Student’s t-test was used to compare the overall mean value of biochar supplementation with the overall mean value of control (basal substrate without biochar).

Results

In the present study, the interactions among biochar source, biochar level, and basal substrate and between biochar source and basal substrate were not significant nor a tendency was observed. Therefore, our study focused on the main effects of biochar source, biochar level and basal substrate and on the biochar source and biochar level interaction on gas production, methane production, and rumen fermentation parameters, after 24-h in vitro incubation.

Chemical composition of substrates and biochars

The TMR offered to the cows’ donors of rumen inocula had similar protein content and mainly differed on NDF and starch contents (Table 1). Regarding the basal substrates, NDF and CP contents were respectively 704 and 55.3 g/kg DM for HS and 392 and 77.4 g/kg DM for CS. Starch content of CS was 369 g/kg DM (Table 1).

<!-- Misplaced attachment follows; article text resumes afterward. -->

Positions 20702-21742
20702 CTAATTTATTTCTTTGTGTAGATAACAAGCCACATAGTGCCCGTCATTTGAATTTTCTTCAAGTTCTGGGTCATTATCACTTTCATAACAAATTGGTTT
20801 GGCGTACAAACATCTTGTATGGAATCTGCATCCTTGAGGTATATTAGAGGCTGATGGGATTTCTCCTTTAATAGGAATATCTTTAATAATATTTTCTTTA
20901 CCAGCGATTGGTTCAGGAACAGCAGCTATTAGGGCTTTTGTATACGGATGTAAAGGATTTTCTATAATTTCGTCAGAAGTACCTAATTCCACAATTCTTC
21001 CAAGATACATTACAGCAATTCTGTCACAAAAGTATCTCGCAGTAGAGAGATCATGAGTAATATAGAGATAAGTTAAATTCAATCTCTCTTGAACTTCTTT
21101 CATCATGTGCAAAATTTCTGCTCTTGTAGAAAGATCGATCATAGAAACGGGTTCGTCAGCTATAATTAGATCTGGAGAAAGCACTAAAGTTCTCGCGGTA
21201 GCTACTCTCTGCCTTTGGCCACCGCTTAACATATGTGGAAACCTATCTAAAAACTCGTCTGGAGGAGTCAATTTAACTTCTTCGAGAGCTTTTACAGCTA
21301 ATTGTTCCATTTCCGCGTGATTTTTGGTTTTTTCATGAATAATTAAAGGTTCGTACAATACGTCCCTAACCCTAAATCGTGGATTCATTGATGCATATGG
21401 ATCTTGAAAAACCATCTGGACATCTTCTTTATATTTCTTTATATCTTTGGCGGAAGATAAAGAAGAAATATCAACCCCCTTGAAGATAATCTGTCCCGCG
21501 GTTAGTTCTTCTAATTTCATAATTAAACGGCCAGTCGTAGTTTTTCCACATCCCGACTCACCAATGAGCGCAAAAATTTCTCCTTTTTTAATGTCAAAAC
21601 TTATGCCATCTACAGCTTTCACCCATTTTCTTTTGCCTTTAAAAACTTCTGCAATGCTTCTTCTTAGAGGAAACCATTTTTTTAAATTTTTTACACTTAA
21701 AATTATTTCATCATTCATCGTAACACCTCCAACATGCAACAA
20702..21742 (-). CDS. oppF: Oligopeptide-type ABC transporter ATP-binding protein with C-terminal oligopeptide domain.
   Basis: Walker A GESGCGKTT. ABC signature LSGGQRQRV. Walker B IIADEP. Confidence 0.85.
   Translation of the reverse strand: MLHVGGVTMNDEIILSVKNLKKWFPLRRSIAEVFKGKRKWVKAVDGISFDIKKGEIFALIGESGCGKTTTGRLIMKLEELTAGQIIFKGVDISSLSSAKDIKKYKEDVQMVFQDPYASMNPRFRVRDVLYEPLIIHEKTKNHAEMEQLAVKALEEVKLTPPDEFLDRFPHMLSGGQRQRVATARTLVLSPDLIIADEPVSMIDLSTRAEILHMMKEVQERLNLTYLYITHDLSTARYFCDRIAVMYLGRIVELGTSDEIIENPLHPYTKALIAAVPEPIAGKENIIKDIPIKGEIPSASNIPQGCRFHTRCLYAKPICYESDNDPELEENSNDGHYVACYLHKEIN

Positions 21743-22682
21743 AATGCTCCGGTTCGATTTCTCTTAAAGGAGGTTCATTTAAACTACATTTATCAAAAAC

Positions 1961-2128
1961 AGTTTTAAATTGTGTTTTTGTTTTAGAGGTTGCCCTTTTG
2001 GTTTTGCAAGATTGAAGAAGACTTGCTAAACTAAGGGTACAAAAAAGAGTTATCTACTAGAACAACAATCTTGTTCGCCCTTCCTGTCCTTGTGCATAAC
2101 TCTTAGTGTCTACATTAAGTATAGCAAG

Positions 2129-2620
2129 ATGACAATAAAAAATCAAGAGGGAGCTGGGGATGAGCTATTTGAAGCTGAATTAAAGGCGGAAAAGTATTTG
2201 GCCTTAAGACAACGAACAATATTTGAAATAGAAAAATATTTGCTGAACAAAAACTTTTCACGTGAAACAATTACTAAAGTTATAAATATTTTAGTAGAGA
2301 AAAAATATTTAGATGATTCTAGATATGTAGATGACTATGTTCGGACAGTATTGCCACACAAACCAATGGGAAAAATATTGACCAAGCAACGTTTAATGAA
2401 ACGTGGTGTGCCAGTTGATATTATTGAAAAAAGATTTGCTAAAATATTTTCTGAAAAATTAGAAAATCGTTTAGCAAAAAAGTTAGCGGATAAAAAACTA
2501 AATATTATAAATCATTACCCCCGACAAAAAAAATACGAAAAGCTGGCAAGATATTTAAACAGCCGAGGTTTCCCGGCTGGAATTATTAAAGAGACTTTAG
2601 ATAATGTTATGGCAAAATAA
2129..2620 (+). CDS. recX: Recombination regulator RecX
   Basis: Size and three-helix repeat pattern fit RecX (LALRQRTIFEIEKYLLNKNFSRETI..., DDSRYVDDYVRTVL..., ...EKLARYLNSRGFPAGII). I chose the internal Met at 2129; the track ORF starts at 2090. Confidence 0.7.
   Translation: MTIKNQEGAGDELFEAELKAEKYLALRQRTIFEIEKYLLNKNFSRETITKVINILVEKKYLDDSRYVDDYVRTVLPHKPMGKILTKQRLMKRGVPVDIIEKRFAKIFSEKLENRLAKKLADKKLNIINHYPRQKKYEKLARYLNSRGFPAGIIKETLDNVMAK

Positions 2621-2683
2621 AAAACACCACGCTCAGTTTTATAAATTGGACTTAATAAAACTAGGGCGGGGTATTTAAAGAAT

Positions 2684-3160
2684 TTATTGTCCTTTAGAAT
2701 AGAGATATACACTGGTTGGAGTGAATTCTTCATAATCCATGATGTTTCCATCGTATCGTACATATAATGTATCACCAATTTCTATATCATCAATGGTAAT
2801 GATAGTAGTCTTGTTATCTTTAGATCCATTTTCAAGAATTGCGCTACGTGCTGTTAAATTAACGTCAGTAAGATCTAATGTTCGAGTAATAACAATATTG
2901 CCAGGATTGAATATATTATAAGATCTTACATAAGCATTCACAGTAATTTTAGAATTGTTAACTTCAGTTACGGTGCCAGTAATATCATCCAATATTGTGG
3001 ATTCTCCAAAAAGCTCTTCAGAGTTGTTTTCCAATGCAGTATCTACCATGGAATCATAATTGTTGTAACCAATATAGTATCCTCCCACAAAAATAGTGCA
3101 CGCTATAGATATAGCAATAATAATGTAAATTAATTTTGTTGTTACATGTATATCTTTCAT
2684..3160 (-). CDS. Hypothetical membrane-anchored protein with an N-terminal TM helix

AFB and PPB characterization are presented in Table 2. Apparent surface area (SBET) was 94 and <5 m2/g for AFB and PPB, respectively. Ash content was lower for AFB than for PPB (8.62 and 21.9 w/w %, respectively). The pHPZC value was 8.5 for AFB and 10.0 for PPB.

Table 2:
Characterization of the agro-forestry biochar and the potato peel biochar used in the in vitro incubations.
Agro-forestry biochar Potato peel biochar